To me, that is the epitome of cruelty and totally slavery. I am saddened that most people do not know this and that hardly anyone taking the poll seems to think it is cruel to the horses. How would you like to be locked in a little bedroom after a hard day of work, not able to come out until you were at your workdesk and ready to do it again…no happy hour, no socializing freely with others, no trip to the gym, no watching tv. Some of you might like that but it is the point that you have a choice and can be “human” if you choose to. Cruel cruel cruel.

    You can believe that I will not be taking another ride again in New York City unless they change the living conditions of these horses.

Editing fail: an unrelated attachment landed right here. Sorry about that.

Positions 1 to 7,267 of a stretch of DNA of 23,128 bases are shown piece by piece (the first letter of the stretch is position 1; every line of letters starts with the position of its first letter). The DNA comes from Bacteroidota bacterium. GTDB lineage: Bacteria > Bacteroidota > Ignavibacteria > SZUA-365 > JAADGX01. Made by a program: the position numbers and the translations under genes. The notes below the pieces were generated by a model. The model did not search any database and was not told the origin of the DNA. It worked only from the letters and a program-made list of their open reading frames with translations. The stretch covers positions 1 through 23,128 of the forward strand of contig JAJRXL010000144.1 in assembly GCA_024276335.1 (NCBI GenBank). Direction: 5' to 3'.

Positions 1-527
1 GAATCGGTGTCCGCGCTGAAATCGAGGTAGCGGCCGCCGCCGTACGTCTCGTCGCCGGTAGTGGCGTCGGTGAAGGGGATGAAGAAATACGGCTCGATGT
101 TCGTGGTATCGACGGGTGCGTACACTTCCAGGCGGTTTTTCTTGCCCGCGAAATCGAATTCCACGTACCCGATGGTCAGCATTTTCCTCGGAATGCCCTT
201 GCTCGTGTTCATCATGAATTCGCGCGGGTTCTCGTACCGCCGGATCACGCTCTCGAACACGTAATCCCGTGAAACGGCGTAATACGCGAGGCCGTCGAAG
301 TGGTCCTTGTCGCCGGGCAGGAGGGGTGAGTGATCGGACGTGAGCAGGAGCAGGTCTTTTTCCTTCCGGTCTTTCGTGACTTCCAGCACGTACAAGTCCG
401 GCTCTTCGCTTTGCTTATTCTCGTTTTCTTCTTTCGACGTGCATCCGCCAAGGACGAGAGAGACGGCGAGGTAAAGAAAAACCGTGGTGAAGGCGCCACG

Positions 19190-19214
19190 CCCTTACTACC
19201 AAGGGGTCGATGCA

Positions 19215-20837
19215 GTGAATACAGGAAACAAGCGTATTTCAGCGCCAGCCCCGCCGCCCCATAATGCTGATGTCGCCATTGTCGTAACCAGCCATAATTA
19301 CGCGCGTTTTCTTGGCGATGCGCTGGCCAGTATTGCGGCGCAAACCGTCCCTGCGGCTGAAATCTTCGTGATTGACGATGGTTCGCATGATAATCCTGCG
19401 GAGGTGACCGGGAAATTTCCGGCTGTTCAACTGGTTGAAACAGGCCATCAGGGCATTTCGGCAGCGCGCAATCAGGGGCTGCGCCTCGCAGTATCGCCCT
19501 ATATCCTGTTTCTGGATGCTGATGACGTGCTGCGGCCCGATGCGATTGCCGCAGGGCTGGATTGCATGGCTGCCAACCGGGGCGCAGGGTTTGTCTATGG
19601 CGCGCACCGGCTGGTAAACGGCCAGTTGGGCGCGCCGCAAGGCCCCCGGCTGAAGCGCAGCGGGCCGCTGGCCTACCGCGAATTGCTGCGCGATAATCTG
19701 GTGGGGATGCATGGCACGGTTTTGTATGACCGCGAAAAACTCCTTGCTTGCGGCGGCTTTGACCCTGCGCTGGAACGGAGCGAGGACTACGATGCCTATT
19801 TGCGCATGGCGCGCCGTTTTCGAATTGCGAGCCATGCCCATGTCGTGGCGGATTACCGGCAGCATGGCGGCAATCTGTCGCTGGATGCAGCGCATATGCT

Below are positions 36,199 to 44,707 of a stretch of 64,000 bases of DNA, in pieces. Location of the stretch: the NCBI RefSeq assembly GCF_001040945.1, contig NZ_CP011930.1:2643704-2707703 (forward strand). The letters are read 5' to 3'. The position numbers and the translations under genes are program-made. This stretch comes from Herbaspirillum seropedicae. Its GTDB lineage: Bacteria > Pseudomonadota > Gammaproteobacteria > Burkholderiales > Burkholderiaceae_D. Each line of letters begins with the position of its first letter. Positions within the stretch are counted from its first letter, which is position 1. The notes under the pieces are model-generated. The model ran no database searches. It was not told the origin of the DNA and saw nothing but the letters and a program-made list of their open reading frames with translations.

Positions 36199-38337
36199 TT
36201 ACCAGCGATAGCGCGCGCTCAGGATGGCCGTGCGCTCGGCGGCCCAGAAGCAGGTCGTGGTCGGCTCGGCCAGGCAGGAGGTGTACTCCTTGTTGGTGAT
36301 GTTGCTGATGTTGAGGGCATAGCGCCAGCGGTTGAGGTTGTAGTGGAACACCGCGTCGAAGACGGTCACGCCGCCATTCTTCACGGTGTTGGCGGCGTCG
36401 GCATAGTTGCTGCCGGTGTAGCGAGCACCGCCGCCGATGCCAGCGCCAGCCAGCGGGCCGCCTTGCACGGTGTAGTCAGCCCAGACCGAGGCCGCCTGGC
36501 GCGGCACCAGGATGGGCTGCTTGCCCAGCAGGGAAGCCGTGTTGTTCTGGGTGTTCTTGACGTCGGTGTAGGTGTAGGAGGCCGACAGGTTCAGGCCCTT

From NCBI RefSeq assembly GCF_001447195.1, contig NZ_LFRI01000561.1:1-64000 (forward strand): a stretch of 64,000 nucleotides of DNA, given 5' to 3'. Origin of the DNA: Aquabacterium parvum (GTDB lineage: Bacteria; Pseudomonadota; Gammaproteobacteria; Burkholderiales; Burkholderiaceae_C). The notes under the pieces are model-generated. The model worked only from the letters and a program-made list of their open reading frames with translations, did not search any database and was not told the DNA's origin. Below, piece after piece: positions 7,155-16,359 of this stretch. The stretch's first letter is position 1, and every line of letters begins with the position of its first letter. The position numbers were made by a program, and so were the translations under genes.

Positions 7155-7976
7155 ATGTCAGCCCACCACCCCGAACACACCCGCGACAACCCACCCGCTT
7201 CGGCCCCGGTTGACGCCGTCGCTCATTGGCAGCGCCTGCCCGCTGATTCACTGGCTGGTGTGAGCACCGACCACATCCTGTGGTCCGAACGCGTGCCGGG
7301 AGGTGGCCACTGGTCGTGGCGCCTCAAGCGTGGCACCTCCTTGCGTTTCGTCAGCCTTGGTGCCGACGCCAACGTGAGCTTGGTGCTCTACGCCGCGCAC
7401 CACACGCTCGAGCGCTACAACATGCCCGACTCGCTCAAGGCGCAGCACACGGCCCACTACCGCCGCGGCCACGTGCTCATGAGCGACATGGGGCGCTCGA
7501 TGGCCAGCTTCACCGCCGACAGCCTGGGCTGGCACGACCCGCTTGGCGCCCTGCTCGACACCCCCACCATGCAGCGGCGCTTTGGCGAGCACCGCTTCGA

• Some people have wayyyyyy too much time on their hands! The Amish in Pennsylvania, New York and Ohio depend on hard working horses, horses to drive them to a near by store, chuch and their own private school activities. Before automobiles, trains or other means of transportation, the horse was our only source to drag out timber, hall wagon loads of supplies, produce and carry everyones fat ass around! Without the Ox and horse where would we be today? Some 3rd world country’s still use the Ox and horse. My good Lord are we really that bored today that a group has to think of yet another area to attack lamelessly? Because of this bordom or few minutes of fame or another way to be noticed to a world that usually never notices them to begin with unless they are constantly complaining about something? Do something constructive, join the peace corp, adopt an orphan, thrive on peace in the middle East, help the homeless, the jobless, cure a disease, home school yourself, get a better hobby than a constant complainer! I never seen such people who try to fix something that isn’t broke, but want to break traditions so they have something to fix when there isn’t anything to fix! Leave well enough alone! If most people minded their own gardens, there wouldn’t be any weeds to complain about now would there? But now days [NO]body minds their own business! Perhaps that is why the urge to write this note, I learned from the rest of you!